“Freedom sucks. To be unattached is bad.” Or so says the New York Times columnist and author David Brooks in his latest book, The Second Mountain: The Quest for the Moral Life. In it, he wages war against our self-centred culture – and managed to knock Michelle Obama’s Becoming off the bestseller lists.
Its message is simple. For decades, we have exalted “me” at the expense of “we”. The ego has been centre-stage – pampered and made-over, instagrammed and tweeted – while “others” are sidelined. As a result, we are capable only of the flimsiest relationships, which leave us ultimately disappointed.
Brooks has hit a nerve. The rise in mental health issues, suicides, opiate abuse, absent fathers, broken relationships and distrust bespeak a seriously troubled culture. And not just across the pond.
“We’ve created a culture in both our countries that is way too individualistic and meritocratic,” he tells me during his two-day book tour of the UK. For decades, we were taught to consider our own feelings, rights and needs – “but we have gone too far.”
It’s time, Brooks says, for a rebellion against the previous rebellion, which was against the “conformism and repression of the 1950s”.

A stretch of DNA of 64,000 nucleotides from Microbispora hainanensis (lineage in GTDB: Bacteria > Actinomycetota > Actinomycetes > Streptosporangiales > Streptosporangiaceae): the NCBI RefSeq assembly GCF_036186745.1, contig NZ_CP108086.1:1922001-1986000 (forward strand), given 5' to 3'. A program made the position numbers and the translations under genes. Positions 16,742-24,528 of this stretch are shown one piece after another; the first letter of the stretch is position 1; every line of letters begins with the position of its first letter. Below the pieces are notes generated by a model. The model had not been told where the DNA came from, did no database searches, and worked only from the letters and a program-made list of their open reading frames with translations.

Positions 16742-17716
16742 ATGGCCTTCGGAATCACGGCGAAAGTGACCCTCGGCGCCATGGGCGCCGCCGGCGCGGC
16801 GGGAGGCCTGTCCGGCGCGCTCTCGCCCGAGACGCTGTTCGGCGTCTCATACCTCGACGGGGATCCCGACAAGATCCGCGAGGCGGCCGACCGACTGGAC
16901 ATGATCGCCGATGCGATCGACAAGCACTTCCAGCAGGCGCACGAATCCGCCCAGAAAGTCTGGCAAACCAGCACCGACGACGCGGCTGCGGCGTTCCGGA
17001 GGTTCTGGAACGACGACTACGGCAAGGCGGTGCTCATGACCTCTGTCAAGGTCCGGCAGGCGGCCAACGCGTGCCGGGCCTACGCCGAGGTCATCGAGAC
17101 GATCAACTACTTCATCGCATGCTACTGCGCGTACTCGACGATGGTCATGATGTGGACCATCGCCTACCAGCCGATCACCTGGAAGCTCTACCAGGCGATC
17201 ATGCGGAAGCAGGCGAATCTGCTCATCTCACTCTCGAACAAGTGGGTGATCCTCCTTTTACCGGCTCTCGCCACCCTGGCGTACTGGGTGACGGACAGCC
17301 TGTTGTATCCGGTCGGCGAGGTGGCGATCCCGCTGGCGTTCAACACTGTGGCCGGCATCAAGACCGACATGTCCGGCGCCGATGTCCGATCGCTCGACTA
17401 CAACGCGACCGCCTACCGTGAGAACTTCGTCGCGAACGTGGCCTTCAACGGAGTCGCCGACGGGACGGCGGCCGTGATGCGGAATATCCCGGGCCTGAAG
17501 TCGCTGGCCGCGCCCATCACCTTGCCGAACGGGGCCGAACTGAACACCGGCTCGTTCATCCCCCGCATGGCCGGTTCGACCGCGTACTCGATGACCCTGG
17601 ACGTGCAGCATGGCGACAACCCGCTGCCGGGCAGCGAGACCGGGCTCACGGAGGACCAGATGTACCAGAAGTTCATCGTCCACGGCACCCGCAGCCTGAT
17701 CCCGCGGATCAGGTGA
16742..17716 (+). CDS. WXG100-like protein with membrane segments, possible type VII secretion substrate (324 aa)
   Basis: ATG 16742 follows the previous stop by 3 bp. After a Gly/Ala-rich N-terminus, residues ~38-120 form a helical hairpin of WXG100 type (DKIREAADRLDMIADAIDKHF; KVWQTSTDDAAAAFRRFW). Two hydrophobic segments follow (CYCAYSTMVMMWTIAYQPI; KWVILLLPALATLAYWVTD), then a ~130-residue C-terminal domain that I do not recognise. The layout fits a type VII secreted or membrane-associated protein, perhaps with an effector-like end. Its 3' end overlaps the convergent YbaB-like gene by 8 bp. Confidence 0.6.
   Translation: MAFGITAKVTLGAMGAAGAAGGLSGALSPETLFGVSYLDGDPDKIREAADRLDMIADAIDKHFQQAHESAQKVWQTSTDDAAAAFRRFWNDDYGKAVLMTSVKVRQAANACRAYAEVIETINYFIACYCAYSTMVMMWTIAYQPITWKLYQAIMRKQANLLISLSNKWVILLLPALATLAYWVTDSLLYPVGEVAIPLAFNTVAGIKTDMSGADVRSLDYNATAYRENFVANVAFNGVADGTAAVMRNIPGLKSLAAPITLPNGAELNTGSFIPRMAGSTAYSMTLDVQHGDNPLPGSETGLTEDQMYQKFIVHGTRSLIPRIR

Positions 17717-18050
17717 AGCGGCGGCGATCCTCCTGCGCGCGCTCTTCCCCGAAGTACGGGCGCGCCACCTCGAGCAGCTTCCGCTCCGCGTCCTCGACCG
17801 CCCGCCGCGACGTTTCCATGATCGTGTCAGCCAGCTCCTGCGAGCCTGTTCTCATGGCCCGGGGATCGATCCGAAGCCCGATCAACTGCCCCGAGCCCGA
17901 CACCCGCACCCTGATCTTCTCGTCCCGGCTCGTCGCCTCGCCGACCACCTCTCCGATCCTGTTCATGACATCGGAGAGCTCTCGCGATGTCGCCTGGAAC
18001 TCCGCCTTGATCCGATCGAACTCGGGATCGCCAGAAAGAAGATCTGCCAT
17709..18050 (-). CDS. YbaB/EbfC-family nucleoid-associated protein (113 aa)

“We need a shift in norms. It used to be normal to be attached to the woman you had kids with, as well as to your kids. Today, it’s the norm not to have a relationship with the mother of your children.”
The rise in single householders similarly worries him. The fact that almost 16 million Britons live on their own testifies not to a lifestyle choice, but to a culture that has “been promoting autonomy for decades, always in the name of personal freedom”. Left-wingers talked about lifestyle freedom; Conservatives highlighted individual liberty. But lots of people, he says, didn’t want to be left alone. “All this freedom became the freedom to sit on your own at home with your computer games, your drinking, your drugs.”
The antidote, Brooks argues, is to connect and commit. We need to rethink what success and happiness mean.
It’s an audacious demand, and few public intellectuals could make it. But with a newspaper column that draws 800,000 readers worldwide, teaching stints at Yale and influential friends including Joe Biden, former VP and current presidential candidate, Brooks is in a position to do so.
His writings – including in this book (part self-help, part cultural analysis) – take a moral perspective on issues such as the under-employment of white working-class men and the need for tight-knit communities. Anyone seeking the conscience of the nation in the Trump era can find it here.